Maintenance Personnel Liable for being in possession of an aircraft with an expired registration

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Maintenance Personnel Liable for being in possession of an aircraft with an expired registration


Dennis R. Haber, Attorney at law
Did you realize that not getting paid can be a crime? It is, or can be, perhaps more so than you realize. However, not getting paid for your hard work may be only part of your problems. You may also be violating state criminal law!!! Read on . . .
There is hardly an FBO, a mechanic or avionics shop that has not at some time, not gotten paid. Worse yet, the aircraft owner sometimes fails to pick up their aircraft in a timely fashion or in some cases, even abandons their aircraft because your bill is beyond their ability to pay: The gas is too expensive, their medical has expired, they can’t afford the additional work needed, they can’t sell their aircraft, and a myriad of other reasons people have that causes them to just walk away from their aircraft and avoid paying what they owe you. This of course leaves you holding the economic bag, and may even create criminal liability on your part.
CONVERGENCE OF EVENTS – Recently, my office has seen a convergence of changes in the law unique to aviation that affects your income, your risk, your liability and the potential for criminal prosecution against you. 
Of course, this stem in part from an aircraft owner who avoids paying their bill and walks away from the aircraft creating a multitude of problems.   On its face, an aircraft sitting on your ramp or in your hangar at minimum, takes up space. Additionally, there is always the risk of hurricane damage to the aircraft, and to the neighboring aircraft.   Should a storm hit, there is no way of knowing whether it will be their insurance or yours that will fall victim to the next passing weather event. Do you even know if your customer has insurance? The most obvious problems fall into a few categories.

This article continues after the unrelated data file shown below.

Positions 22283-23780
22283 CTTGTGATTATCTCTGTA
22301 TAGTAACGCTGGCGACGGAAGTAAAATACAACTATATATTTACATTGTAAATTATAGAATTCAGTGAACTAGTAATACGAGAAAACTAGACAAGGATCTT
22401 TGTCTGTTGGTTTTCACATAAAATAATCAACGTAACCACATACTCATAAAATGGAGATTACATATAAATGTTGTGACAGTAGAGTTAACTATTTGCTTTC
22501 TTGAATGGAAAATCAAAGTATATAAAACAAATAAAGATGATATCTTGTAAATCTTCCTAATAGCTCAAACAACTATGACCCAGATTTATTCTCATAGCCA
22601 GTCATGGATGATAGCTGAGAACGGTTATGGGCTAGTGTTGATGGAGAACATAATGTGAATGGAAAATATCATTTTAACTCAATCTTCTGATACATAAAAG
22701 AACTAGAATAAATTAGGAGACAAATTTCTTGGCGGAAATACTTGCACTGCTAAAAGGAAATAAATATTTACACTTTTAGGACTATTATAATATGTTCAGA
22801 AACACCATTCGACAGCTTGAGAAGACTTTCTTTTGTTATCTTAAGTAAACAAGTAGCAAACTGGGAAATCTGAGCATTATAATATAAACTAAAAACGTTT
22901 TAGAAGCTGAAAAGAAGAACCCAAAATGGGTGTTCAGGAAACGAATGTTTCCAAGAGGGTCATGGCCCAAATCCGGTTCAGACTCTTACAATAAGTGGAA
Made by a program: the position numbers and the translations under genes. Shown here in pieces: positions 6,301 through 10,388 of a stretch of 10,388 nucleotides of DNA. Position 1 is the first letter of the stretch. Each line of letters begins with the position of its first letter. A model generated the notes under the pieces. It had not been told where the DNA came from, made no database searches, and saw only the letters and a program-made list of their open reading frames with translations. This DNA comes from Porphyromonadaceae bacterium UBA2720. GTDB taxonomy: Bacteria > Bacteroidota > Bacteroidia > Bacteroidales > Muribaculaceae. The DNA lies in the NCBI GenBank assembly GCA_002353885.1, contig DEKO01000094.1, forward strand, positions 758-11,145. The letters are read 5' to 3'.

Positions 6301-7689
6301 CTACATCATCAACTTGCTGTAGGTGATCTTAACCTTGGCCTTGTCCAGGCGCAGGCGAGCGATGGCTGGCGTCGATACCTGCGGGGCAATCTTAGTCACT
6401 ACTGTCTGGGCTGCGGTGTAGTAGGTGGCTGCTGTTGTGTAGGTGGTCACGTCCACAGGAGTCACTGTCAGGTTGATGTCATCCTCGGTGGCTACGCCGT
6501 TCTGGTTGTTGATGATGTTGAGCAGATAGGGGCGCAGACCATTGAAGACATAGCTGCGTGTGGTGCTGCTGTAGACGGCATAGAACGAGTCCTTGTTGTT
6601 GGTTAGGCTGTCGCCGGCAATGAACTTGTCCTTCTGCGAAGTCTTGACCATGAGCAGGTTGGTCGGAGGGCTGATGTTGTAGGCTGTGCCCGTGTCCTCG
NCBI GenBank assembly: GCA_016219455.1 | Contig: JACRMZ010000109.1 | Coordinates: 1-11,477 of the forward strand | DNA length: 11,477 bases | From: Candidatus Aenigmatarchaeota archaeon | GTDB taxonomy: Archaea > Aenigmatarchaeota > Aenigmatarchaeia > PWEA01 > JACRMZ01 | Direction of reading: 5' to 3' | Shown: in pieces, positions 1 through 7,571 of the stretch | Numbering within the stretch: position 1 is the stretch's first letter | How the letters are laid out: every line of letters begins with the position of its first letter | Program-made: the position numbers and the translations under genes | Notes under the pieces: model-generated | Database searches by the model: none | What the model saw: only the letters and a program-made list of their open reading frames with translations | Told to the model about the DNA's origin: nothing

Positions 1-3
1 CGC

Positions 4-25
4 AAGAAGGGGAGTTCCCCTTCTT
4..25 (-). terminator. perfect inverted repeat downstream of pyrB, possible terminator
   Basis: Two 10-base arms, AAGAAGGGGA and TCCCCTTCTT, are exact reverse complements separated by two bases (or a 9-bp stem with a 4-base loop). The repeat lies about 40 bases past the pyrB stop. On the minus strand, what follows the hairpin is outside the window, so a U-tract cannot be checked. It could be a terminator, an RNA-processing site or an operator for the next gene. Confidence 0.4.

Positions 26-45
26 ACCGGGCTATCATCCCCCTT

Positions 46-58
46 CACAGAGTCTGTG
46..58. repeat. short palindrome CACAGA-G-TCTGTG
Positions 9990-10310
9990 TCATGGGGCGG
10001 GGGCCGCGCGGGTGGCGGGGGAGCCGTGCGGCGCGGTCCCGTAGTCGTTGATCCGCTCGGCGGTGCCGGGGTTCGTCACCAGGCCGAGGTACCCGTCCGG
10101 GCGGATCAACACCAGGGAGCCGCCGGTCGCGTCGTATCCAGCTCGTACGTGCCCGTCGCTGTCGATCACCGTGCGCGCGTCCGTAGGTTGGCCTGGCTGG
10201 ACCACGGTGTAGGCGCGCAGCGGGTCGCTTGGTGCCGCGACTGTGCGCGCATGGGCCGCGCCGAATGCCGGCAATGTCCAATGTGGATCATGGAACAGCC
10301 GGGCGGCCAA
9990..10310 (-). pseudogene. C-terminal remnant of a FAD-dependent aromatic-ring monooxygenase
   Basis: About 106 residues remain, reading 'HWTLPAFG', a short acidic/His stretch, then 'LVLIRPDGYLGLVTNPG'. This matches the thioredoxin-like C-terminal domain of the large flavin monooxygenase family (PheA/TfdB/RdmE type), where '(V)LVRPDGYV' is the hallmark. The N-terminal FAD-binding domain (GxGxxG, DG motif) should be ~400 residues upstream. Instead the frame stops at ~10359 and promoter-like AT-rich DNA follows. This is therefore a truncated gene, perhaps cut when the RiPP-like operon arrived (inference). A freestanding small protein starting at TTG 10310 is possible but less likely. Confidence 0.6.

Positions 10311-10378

You don’t or didn’t get paid: Aviation is full of folks that are in love with the idea of aviation, but then the bill comes, and with it comes the realization that they can’t afford the benefit of their passion. Hopefully, you have properly drafted your work order and your work order is properly signed by the client. If so, this addresses some of your risk of not getting paid. If that fails, you can always place a lien on the aircraft however there are several critical things that you must remember.
a.       You must file the lien within 90 days from the last substantial work.
b.      You must be in possession of the aircraft.
c.       You must file suit to recover on your mechanics lien within 1 year
Missing any of the critical elements above will cause you to lose your lien rights. Of particular interest, and less obvious is element b. above. If you give back the plane, you lose your right to file a lien. You must maintain POSSESSION and by the way, you can charge for storage until the matter is resolved because lien law requires possession for a valid lien.
But we are just getting warmed up here. As we all know, previously aircraft registration lasted forever but now, aircraft must be re-registered every three year. If not properly done, you may find yourself in possession of an aircraft that, notwithstanding that it is perfectly flyable, cannot be flown because is has no valid aircraft registration and at best, will take many weeks to get back to “re-registered” status. What do you do with it if you can’t fly it out, have no hangar space is available, and the storm rages on.